Whichever party wants to win the election in May will need to show they are responsible and have a credible plan for our finances. If they choose not to stick to the financial course that we have set out, then they will need to come clean on whether they plan to raise taxes or borrow more instead.
There are no easy answers and business in Wales should demand clarity on the parties’ intentions.
I believe we have a track record of taking difficult decisions and setting a course, but in a responsible and moderate way that protects and promotes Wales. We have that credible plan.
But the plan is not just about tightening our belts, but about backing business – helping the private sector flourish even in a time of constrained finances and economic risk.
It’s about putting in place a framework for future economic growth and success. That means creating a more competitive tax and regulatory environment for Welsh business to share in… a key benefit of being part of a strong United Kingdom.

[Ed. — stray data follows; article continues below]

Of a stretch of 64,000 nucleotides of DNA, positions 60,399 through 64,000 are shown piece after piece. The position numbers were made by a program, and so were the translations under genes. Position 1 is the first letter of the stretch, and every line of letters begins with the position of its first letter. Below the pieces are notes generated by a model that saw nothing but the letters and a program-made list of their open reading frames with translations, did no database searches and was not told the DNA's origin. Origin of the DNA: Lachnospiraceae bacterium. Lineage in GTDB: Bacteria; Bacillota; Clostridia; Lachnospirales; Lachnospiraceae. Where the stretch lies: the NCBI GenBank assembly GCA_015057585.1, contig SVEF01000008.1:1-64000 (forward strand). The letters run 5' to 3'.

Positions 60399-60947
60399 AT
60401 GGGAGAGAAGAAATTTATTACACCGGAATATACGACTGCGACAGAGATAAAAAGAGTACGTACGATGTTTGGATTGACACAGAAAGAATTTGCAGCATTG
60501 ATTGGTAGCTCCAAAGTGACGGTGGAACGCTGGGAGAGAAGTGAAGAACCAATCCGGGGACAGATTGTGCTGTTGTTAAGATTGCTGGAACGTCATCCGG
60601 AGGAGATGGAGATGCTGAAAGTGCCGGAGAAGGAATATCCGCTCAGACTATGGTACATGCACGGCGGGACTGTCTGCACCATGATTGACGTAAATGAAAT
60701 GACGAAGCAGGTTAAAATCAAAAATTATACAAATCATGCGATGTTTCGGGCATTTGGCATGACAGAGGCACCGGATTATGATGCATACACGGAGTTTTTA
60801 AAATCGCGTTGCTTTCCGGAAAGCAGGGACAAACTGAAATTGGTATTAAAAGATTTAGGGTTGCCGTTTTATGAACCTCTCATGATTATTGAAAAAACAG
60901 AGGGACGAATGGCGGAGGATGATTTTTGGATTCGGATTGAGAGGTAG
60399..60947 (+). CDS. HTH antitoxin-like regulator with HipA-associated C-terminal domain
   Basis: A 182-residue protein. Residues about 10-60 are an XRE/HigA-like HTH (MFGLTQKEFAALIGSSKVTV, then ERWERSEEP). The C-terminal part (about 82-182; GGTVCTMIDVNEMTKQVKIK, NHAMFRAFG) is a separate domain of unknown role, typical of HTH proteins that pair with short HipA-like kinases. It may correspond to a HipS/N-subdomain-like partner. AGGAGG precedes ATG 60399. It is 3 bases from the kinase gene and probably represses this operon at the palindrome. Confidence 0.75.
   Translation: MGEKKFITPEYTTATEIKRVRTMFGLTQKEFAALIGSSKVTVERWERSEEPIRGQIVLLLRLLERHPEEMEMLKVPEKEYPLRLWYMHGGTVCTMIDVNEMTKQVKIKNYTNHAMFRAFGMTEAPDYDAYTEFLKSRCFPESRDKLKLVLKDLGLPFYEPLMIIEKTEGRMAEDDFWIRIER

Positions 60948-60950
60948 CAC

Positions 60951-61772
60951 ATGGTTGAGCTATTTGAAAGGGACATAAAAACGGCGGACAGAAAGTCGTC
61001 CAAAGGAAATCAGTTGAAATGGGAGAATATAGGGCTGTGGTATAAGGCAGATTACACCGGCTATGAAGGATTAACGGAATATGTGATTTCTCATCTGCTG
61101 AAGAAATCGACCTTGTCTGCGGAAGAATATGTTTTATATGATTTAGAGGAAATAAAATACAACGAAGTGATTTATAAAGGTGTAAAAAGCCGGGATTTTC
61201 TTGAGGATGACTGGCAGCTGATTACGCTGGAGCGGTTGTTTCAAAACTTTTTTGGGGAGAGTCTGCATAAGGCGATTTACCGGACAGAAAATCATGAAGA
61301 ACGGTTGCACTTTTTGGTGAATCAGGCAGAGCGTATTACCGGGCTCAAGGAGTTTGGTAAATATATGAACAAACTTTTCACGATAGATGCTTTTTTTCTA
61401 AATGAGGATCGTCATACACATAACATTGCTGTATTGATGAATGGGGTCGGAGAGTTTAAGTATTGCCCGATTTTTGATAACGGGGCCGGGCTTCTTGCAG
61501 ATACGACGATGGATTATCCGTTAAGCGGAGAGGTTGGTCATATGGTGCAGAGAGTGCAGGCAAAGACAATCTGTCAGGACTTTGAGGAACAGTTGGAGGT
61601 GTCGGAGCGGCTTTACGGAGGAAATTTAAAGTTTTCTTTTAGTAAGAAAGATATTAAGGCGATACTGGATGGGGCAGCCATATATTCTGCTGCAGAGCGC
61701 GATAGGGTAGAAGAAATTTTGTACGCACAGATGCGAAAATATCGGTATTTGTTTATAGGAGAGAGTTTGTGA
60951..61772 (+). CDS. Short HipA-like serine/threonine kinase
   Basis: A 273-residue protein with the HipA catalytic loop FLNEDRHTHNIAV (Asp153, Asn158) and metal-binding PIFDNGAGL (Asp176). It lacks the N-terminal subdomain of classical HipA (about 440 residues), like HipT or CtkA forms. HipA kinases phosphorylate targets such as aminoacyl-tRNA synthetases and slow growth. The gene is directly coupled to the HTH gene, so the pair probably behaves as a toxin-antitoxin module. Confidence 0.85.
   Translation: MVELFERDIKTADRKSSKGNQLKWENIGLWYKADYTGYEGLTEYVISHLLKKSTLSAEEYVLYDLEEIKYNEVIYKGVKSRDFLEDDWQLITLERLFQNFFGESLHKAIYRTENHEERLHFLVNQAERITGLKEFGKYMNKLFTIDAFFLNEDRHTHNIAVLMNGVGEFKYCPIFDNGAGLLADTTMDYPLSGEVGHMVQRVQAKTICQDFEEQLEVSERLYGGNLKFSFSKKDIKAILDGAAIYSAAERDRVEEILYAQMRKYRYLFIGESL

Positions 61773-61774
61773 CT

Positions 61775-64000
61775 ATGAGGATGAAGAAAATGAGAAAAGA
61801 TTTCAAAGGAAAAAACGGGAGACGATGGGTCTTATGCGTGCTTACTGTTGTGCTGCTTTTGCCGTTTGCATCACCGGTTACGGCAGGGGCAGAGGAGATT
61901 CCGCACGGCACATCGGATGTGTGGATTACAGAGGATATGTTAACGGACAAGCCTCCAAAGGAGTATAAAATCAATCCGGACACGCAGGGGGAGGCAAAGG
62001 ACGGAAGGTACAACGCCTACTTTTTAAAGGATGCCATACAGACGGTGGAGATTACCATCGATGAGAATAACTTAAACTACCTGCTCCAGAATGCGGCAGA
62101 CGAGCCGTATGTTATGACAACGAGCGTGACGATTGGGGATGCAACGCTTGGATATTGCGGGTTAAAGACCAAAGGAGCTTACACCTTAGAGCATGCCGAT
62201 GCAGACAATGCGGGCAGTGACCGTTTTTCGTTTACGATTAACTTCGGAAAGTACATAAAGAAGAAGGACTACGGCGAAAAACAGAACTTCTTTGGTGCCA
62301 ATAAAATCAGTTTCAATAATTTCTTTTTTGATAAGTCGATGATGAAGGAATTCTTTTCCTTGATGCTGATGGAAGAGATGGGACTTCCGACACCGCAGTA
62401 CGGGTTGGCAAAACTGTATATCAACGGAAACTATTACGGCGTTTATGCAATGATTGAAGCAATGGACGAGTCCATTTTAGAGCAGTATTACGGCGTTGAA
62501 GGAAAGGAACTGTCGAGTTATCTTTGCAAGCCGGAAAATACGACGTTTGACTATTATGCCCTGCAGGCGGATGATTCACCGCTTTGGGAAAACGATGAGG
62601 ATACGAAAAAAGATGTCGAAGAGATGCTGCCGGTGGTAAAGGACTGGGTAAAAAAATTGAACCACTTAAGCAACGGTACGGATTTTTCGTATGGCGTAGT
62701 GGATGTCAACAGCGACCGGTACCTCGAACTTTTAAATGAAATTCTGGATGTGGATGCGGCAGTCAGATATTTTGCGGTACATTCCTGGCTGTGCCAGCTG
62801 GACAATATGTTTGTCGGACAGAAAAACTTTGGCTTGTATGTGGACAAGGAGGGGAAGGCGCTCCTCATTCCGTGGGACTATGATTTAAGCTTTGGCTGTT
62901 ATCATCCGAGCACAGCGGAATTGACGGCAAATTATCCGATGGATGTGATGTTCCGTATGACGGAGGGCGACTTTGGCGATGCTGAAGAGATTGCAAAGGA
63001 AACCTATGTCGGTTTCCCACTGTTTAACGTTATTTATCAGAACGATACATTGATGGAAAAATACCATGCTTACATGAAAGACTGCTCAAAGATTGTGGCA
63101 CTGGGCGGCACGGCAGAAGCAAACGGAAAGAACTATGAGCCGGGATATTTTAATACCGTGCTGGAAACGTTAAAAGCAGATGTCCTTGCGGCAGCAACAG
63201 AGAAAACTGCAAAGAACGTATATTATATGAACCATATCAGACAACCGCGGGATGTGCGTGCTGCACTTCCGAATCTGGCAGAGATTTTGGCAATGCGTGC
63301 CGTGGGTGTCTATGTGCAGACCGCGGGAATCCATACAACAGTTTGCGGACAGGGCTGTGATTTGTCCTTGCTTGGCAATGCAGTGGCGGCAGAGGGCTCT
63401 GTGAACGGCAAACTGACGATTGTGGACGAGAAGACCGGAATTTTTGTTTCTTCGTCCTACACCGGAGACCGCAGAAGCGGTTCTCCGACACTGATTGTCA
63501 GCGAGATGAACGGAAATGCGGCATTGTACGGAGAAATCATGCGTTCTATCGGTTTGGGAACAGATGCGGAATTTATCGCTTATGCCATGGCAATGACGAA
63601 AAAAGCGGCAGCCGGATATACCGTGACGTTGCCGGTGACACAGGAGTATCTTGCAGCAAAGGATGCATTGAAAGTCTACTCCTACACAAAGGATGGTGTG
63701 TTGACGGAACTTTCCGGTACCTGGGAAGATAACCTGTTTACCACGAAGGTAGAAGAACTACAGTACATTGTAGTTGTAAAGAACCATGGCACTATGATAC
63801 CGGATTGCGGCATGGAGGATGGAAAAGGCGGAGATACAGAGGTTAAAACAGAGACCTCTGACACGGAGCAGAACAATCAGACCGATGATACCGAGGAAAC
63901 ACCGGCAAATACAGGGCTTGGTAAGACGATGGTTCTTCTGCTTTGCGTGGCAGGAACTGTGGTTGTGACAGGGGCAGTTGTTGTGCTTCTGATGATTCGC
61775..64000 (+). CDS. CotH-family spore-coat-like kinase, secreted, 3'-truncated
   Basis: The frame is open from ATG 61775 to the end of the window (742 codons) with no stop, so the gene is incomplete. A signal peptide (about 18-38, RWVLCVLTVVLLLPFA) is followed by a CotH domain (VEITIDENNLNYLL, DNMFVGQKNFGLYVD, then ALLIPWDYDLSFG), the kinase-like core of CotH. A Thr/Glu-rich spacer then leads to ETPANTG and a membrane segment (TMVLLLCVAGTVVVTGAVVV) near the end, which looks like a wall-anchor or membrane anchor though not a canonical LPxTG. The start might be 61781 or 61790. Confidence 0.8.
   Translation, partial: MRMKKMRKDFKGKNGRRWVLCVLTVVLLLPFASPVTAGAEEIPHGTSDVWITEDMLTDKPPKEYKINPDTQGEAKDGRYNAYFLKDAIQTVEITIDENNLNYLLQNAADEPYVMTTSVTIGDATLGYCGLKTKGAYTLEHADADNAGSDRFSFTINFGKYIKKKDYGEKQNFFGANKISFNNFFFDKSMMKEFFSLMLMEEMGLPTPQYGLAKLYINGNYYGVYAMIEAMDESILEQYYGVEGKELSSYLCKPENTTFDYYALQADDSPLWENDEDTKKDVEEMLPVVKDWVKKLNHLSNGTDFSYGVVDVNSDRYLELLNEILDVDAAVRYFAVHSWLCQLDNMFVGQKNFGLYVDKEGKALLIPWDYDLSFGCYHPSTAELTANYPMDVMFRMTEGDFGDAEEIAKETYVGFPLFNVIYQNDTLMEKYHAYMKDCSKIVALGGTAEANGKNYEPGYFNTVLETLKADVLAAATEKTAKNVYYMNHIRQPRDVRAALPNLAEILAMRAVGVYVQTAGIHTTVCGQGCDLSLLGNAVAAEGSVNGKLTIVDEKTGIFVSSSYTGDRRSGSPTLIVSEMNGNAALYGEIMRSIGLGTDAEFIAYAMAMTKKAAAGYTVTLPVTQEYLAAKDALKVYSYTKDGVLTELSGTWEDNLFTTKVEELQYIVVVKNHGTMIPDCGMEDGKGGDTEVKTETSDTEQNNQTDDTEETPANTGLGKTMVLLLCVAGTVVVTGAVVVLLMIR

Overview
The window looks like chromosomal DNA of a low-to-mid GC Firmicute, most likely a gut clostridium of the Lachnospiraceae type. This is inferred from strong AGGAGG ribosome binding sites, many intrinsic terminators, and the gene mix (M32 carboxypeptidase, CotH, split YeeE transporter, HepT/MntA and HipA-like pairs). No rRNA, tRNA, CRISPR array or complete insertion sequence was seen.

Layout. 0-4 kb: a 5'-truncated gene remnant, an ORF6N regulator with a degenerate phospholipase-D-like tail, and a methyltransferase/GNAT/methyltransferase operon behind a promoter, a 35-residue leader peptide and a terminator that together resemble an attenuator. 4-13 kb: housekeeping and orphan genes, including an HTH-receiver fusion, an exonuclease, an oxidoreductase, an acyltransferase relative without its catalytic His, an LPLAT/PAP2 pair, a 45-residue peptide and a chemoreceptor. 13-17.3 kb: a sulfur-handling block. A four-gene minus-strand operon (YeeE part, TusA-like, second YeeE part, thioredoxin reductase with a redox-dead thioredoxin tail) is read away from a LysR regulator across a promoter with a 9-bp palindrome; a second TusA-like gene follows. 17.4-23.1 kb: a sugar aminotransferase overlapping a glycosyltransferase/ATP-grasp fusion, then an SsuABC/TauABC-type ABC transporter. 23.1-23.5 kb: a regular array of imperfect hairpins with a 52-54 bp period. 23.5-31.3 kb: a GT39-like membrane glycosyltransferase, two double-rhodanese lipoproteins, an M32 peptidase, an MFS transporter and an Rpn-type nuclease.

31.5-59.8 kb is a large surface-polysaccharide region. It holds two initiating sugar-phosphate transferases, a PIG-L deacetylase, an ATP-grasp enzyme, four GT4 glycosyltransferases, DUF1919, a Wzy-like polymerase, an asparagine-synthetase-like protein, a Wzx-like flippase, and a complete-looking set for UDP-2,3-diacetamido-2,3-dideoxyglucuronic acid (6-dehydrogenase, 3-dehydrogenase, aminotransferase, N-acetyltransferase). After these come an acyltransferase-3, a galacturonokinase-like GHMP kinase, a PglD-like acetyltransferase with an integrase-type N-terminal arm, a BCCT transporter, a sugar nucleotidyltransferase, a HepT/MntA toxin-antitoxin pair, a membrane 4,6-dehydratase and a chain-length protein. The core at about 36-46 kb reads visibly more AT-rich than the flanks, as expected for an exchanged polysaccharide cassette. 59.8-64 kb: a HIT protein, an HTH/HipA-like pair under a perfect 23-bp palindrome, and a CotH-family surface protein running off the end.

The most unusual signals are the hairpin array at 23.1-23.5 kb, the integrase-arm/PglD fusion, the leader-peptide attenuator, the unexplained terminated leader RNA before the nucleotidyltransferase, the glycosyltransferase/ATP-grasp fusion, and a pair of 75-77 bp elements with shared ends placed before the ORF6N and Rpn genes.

And that is why this year we will see the headline rate of Corporation Tax fall to the lowest in the G20.
That is why National Insurance Contributions have been cut for businesses that want to take on more staff and grow.
And why our Employment Allowance has meant 35,000 businesses in Wales getting cash back on job creation of up to £2,000 each.
And we are chopping through the red tape that impedes growth, particularly for small businesses. By scrapping or amending over three thousand regulations we are saving businesses over eight hundred and fifty million pounds a year.
And the plan isn’t just about letting business get on with it. The job of achieving a more geographically balanced economy requires important government intervention – so it’s not just London and the South East that will continue to reap the benefits of growth and economic renewal.